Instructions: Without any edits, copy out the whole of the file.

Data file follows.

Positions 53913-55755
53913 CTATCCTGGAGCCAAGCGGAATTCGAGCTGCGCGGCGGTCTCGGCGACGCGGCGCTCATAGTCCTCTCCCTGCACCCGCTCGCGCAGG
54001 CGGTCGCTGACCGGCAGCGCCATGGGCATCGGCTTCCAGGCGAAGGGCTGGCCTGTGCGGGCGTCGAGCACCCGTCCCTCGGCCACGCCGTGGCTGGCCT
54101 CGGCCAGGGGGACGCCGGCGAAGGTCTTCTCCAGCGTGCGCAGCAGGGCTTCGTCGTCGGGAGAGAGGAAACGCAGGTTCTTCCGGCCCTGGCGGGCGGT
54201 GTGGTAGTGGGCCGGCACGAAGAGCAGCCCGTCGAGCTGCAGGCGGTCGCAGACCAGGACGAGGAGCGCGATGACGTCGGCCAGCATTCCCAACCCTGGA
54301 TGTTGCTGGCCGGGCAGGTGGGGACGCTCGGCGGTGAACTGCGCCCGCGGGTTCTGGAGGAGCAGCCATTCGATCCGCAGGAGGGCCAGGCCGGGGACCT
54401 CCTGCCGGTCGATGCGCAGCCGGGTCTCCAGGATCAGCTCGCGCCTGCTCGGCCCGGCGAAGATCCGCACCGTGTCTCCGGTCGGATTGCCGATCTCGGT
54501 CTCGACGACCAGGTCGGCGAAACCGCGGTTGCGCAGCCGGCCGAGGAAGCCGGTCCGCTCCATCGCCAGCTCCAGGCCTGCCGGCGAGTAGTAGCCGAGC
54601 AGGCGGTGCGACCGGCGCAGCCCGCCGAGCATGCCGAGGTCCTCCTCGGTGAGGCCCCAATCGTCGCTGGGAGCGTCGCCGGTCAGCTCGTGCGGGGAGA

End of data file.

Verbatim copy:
Positions 53913-55755
53913 CTATCCTGGAGCCAAGCGGAATTCGAGCTGCGCGGCGGTCTCGGCGACGCGGCGCTCATAGTCCTCTCCCTGCACCCGCTCGCGCAGG
54001 CGGTCGCTGACCGGCAGCGCCATGGGCATCGGCTTCCAGGCGAAGGGCTGGCCTGTGCGGGCGTCGAGCACCCGTCCCTCGGCCACGCCGTGGCTGGCCT
54101 CGGCCAGGGGGACGCCGGCGAAGGTCTTCTCCAGCGTGCGCAGCAGGGCTTCGTCGTCGGGAGAGAGGAAACGCAGGTTCTTCCGGCCCTGGCGGGCGGT
54201 GTGGTAGTGGGCCGGCACGAAGAGCAGCCCGTCGAGCTGCAGGCGGTCGCAGACCAGGACGAGGAGCGCGATGACGTCGGCCAGCATTCCCAACCCTGGA
54301 TGTTGCTGGCCGGGCAGGTGGGGACGCTCGGCGGTGAACTGCGCCCGCGGGTTCTGGAGGAGCAGCCATTCGATCCGCAGGAGGGCCAGGCCGGGGACCT
54401 CCTGCCGGTCGATGCGCAGCCGGGTCTCCAGGATCAGCTCGCGCCTGCTCGGCCCGGCGAAGATCCGCACCGTGTCTCCGGTCGGATTGCCGATCTCGGT
54501 CTCGACGACCAGGTCGGCGAAACCGCGGTTGCGCAGCCGGCCGAGGAAGCCGGTCCGCTCCATCGCCAGCTCCAGGCCTGCCGGCGAGTAGTAGCCGAGC
54601 AGGCGGTGCGACCGGCGCAGCCCGCCGAGCATGCCGAGGTCCTCCTCGGTGAGGCCCCAATCGTCGCTGGGAGCGTCGCCGGTCAGCTCGTGCGGGGAGA